Review Roundup: Displays from NEC, Samsung and ViewSonic

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LCD manufacturers continue to expand their product portfolios, as the "sweet spot" in the monitor space continues to move from the 17-inch-to-19-inch arena to the 20-to-22-inch part of the spectrum. But as with much of the rest of IT, metrics like energy efficiency and productivity enhancements may have caught up in importance to traditional markers like size and price.

The Test Center recently looked at several LCDs from Tier 1 display manufacturers. This report focuses on four displays that, after testing, can be recommended to VARs who want to deliver higher-end solutions with energy efficiency, as well as a gateway to productivity enhancement.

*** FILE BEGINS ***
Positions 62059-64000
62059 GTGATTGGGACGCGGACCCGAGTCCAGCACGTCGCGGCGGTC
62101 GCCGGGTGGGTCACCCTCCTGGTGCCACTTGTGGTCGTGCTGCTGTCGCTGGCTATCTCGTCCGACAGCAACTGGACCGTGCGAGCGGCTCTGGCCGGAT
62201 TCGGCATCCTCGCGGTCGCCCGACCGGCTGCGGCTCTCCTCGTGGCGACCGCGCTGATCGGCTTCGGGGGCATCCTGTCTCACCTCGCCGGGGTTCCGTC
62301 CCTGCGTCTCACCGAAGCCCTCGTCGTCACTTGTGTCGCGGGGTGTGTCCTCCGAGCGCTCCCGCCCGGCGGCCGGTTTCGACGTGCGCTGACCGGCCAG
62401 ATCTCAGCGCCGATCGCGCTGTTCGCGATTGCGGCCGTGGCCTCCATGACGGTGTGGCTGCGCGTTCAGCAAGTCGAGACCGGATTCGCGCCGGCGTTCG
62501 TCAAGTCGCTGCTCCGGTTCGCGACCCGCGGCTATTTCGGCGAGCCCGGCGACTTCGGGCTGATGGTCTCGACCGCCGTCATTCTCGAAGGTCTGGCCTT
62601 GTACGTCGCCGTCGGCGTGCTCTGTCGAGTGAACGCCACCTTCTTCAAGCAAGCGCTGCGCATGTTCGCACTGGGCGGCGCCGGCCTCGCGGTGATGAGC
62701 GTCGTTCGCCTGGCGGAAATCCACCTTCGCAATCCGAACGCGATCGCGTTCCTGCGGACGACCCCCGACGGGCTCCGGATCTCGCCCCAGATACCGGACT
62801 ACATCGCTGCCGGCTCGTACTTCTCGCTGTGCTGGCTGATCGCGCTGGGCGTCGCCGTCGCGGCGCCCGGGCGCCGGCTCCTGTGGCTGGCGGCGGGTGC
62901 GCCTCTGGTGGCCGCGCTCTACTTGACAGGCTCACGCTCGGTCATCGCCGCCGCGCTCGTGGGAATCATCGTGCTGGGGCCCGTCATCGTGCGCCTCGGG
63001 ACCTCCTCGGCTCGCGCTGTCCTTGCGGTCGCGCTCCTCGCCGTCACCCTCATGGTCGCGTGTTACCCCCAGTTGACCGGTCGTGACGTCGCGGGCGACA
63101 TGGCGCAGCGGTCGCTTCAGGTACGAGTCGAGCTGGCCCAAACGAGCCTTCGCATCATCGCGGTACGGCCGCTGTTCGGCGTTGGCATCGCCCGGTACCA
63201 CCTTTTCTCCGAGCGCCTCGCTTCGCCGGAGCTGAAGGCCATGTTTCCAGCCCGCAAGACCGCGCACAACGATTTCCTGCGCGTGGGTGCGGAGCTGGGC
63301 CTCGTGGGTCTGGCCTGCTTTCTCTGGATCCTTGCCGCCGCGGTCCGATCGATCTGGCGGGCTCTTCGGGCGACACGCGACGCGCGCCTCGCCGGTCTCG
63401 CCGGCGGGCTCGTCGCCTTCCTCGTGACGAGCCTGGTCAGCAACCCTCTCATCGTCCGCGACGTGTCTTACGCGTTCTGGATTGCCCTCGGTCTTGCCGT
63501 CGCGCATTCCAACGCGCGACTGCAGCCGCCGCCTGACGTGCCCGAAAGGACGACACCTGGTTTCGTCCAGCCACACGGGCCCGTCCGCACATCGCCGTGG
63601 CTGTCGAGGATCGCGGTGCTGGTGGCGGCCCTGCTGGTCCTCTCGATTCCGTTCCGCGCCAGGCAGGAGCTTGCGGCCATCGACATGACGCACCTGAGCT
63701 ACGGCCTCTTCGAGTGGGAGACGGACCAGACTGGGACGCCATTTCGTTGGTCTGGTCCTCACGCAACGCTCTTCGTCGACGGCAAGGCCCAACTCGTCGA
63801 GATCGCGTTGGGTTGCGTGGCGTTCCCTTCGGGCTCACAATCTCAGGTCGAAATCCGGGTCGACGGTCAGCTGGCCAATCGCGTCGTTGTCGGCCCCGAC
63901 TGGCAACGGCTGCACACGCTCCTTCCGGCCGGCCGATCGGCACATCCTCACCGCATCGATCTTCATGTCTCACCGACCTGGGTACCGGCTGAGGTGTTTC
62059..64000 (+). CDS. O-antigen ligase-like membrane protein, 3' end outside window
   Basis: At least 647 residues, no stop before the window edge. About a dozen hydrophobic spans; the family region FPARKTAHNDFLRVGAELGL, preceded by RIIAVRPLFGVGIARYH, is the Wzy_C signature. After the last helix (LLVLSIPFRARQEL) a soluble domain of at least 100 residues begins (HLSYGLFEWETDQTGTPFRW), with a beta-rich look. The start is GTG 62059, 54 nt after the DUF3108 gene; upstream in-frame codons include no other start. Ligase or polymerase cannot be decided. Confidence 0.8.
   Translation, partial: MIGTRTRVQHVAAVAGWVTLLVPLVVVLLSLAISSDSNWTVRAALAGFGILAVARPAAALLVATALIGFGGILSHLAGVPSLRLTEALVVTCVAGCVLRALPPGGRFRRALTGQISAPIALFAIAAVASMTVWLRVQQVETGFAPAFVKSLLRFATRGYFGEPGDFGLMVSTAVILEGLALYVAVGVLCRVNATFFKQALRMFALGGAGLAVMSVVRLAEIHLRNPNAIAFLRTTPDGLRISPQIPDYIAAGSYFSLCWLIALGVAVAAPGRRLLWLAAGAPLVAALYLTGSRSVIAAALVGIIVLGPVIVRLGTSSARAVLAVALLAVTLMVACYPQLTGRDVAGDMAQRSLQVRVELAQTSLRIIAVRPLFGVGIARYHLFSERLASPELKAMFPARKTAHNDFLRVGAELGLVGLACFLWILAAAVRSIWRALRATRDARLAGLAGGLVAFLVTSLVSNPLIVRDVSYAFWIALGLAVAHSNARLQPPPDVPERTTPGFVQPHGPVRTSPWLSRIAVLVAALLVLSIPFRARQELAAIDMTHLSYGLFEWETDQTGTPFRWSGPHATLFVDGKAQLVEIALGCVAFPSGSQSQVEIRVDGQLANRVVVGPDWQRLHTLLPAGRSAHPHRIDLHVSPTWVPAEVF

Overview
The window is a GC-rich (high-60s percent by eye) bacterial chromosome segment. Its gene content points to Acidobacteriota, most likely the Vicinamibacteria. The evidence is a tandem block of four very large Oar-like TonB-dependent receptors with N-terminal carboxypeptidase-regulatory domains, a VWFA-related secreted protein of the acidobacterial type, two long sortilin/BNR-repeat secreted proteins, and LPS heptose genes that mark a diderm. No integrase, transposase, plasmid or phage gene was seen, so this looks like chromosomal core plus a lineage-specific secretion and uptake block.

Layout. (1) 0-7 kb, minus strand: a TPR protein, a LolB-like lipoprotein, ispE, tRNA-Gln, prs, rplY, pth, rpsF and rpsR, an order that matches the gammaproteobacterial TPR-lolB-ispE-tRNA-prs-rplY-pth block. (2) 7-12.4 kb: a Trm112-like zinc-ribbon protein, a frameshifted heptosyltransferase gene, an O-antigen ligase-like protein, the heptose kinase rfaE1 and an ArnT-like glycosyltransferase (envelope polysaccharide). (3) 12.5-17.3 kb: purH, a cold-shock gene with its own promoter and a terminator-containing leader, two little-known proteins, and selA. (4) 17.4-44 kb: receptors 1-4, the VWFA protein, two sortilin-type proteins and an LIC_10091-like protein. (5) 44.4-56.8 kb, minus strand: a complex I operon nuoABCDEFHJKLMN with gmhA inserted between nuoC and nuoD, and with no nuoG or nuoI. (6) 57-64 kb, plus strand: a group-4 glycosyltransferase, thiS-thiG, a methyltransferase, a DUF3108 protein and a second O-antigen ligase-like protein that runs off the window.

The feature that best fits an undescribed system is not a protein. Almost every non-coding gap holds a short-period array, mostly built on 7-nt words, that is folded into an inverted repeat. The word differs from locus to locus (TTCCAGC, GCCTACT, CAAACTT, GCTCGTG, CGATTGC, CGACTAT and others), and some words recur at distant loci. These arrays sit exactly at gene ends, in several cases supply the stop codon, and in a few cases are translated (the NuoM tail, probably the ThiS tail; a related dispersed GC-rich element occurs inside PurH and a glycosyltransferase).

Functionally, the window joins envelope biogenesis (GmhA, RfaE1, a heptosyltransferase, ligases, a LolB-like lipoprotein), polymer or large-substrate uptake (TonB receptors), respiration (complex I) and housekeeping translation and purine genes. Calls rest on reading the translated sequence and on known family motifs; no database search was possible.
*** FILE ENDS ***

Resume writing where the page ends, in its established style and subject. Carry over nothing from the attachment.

Samsung SyncMaster 2493HM: Two open Web browsers, Microsoft Word, Microsoft Excel, AOL Instant Messenger, a Reuters news ticker and a couple of Yahoo widgets: that's the inventory of what's comfortably viewable, on screen, on the SyncMaster 2493 all at the same time. And they're all open and active without the screen appearing the least bit crowded. Analysts have done studies that have determined 24 inches of display space increase productivity; they could have saved some time by just taking a look at the SyncMaster 2493HM.

Out of the box, the display needed almost no calibration at all under DisplayMate's software -- save for a slight pixel tracking adjustment. And all that did was provide an opportunity to have a look-see at the display's auto-adjust feature, which zapped the problem in about two seconds.